The results of six studies examining novel cancer-fighting approaches
designed to target cancer cells while potentially leaving healthy
cells intact were discussed at a press conference held at the 34th
Annual Meeting of the American Society of Clinical Oncology. These
next-generation treatments include early human trials of monoclonal
antibodies, antiangiogenesis agents, cancer vaccines, antisense
therapy, and gene therapy.
"Our investment in cancer research is clearly paying off with a
host of exciting new approaches to treating the disease," said
Lynn M. Schuchter, MD, of the University of Pennsylvania Cancer
Center, and moderator of the press conference. "Efforts over the
last 15 years to understand the biology of cancer--the cellular,
molecular and genetic basis for the disease--are now making their way
from the laboratory to the bedside."
These novel therapies, which could soon be used with standard
chemotherapy, radiation, and surgery, may eventually emerge as
primary treatments for cancer.
Primary New Biotherapeutic Approaches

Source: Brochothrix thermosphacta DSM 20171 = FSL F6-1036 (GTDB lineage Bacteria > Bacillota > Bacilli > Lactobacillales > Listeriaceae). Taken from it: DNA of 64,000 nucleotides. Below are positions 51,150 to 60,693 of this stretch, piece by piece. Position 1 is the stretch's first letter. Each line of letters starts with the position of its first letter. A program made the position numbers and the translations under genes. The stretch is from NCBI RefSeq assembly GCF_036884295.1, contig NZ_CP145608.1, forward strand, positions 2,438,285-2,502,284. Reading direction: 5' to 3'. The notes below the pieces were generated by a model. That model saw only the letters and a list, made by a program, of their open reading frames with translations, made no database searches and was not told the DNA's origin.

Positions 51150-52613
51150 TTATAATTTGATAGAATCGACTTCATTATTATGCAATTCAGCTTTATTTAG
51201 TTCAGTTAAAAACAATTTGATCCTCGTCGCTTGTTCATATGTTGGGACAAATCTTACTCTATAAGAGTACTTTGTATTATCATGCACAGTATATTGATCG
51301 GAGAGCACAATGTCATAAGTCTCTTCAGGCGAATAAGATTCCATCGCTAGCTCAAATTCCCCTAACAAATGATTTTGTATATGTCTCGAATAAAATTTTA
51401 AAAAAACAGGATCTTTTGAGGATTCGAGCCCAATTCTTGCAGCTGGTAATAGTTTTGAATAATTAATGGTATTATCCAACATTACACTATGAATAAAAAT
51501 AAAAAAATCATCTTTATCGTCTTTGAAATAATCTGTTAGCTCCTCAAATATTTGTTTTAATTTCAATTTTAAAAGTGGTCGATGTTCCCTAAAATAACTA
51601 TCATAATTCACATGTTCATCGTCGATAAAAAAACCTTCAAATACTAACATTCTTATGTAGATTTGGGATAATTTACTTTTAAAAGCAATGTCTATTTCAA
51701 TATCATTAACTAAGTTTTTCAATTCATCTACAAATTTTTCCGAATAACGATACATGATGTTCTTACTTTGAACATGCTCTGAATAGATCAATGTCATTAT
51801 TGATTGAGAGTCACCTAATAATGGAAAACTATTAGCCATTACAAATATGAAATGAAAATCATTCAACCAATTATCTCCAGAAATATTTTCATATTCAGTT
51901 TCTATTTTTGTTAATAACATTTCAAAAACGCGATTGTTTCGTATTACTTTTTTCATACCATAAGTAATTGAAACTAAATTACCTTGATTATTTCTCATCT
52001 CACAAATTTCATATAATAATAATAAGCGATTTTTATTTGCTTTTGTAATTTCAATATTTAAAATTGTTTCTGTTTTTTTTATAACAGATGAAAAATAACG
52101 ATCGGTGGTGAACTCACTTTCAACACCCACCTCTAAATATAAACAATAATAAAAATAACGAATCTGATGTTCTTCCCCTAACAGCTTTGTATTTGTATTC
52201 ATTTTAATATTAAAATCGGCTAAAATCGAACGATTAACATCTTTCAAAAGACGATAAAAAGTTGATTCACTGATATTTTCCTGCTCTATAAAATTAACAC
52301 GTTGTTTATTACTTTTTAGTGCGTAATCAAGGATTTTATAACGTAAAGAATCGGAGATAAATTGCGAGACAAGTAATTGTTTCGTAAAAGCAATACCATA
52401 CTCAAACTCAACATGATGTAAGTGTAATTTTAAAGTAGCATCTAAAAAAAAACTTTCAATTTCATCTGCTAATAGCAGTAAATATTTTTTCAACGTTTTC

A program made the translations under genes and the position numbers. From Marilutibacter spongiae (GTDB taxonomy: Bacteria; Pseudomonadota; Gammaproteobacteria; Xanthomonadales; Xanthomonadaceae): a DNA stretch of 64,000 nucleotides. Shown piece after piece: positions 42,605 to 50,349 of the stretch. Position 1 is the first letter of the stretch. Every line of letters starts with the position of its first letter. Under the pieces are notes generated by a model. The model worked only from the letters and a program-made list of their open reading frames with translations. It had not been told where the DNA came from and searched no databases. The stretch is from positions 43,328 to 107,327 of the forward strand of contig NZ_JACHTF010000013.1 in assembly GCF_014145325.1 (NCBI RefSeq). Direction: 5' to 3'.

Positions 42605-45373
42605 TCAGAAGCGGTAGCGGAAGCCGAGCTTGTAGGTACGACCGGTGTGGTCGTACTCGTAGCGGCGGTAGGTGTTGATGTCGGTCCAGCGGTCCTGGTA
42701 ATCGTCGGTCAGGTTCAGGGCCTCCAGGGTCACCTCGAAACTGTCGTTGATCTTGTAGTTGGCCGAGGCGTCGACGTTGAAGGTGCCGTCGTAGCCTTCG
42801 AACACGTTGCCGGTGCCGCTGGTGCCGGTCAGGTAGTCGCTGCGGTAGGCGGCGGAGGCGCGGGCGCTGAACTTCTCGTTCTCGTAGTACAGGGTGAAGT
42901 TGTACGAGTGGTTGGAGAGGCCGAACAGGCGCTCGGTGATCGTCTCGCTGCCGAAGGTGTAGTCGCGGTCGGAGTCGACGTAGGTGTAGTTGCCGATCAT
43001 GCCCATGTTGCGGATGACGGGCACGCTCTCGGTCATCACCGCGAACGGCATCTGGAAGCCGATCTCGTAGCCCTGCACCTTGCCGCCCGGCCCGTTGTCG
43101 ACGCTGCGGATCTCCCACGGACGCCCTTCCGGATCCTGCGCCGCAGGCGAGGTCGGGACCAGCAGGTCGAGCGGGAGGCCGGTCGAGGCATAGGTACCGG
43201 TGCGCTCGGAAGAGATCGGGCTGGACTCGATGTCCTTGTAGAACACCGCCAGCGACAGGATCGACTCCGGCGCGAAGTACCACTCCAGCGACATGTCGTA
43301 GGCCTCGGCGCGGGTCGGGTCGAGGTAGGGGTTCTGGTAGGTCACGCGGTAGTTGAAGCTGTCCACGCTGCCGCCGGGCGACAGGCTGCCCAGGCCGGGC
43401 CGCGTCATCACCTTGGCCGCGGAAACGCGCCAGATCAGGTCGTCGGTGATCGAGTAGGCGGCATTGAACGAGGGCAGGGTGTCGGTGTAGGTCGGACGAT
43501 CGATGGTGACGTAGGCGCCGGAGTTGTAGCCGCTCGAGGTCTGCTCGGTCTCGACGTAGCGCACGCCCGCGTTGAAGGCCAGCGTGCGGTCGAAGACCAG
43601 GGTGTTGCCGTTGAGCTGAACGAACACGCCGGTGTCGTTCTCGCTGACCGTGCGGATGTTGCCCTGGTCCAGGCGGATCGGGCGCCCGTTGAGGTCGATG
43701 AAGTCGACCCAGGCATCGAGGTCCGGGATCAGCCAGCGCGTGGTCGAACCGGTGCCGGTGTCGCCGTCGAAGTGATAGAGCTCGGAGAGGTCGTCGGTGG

Monoclonal antibodies are being developed to supplement the
bodys immune system by recognizing and attacking specific
proteins expressed by cancer cells. This therapy shows efficacy both
as a single agent, and, more promisingly, when attached to a toxin or
radioactive agent that serves as the weapon that actually kills the
Antiangiogenesis agents: Some of the first human trials of
antiangiogenesis agents are demonstrating the potential to inhibit
new blood vessel formation and, thus, starve tumors of the blood
supply that they need to grow and spread.
Cancer vaccines are therapeutic, stimulating the
bodys own immune system to recognize and attack already
existing cancer cells.
Antisense therapy: By introducing strands of RNA (antisense)
engineered to match and bind to the replicating DNA (sense) of cancer
cells, antisense therapy attempts to block cancer cells from reproducing.
Gene therapy attempts to repair damaged DNA, add new DNA in an
attempt to mend faulty genes, or introduce genes that make cancer
cells sensitive to drug therapy.